UMicromechanical Motornlike other similar efforts, the inchworm motor is simple to manufacture and provides significantly greater force. The motor is very efficient due to its use of electrostatic actuation, in which two tiny silicon plates are pulled toward each other when a voltage is applied. Penskiy and Bergbreiter optimized the layout of these plates along with the flexible arms that they drive to improve efficiency in addition to force output. The researchers made the device in the University of Maryland’s Fab Lab, where only a single etch was required to pattern these plates and flexible arms on a silicon chip.

Next, Penskiy and Bergbreiter will work on integrating this motor with mechanical structures like legs along with tiny power supplies for integrated microrobots. 

Smith School Names 2013 China Business Plan Competition Winner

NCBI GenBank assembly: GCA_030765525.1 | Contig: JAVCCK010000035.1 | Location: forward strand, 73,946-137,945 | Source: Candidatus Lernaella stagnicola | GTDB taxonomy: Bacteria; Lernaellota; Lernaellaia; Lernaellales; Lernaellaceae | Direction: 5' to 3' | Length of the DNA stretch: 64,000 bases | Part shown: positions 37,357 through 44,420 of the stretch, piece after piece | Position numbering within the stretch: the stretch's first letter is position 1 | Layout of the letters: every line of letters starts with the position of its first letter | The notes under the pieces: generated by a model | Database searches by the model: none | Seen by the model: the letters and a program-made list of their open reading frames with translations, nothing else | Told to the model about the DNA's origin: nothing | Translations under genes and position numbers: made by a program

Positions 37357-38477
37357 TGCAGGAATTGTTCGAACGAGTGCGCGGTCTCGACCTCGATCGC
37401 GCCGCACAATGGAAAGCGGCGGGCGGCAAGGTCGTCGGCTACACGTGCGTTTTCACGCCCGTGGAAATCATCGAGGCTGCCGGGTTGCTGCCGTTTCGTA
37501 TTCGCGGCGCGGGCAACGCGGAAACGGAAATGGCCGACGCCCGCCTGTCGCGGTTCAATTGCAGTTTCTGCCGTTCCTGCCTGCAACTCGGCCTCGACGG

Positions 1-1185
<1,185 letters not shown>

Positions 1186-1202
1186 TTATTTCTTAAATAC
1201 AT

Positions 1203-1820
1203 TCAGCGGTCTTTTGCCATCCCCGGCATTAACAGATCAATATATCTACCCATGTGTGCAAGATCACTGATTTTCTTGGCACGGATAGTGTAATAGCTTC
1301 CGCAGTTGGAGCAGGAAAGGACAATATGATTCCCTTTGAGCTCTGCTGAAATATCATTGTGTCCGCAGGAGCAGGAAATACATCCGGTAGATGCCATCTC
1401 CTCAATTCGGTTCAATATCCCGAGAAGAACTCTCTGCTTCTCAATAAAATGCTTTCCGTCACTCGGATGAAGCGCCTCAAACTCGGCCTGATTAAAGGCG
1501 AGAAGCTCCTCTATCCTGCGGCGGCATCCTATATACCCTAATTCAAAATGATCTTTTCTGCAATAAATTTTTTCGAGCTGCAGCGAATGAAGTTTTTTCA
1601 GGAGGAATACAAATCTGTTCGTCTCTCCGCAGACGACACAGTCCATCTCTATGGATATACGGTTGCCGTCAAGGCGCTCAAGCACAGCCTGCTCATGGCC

January 11, 2013

Greg Muraski 301-405-5283

COLLEGE PARK, Md. – The University of Maryland’s Robert H. Smith School of Business awarded $10,000 in cash prizes on Tuesday to the winners and finalists of the 2013 China Business Plan Competition, organized by the Smith School’s Dingman Center for Entrepreneurship and Peking University’s Guanghua School of Management in Beijing. For the competition, students from the Smith School traveled to Beijing to compete with teams from five Chinese universities and the Technion Israeli Institute of Technology.L-R, John Lapides, Dingman Center entrepreneur-in-residence; Elana Fine, Dingman Center managing director; Yuan He, grand prize winner; Holly DeArmond, Dingman Center assistant director

Smith School student Yuan He won the competition’s top prize of $3,000 with his pitch for Honeymoon Honey, a plan to rent honey bees to farmers and harvest the honey to make cosmetics. The competition, now in its eighth year, was the culmination of a business plan course and study trip to China for Smith School MBA students, led by the Dingman Center.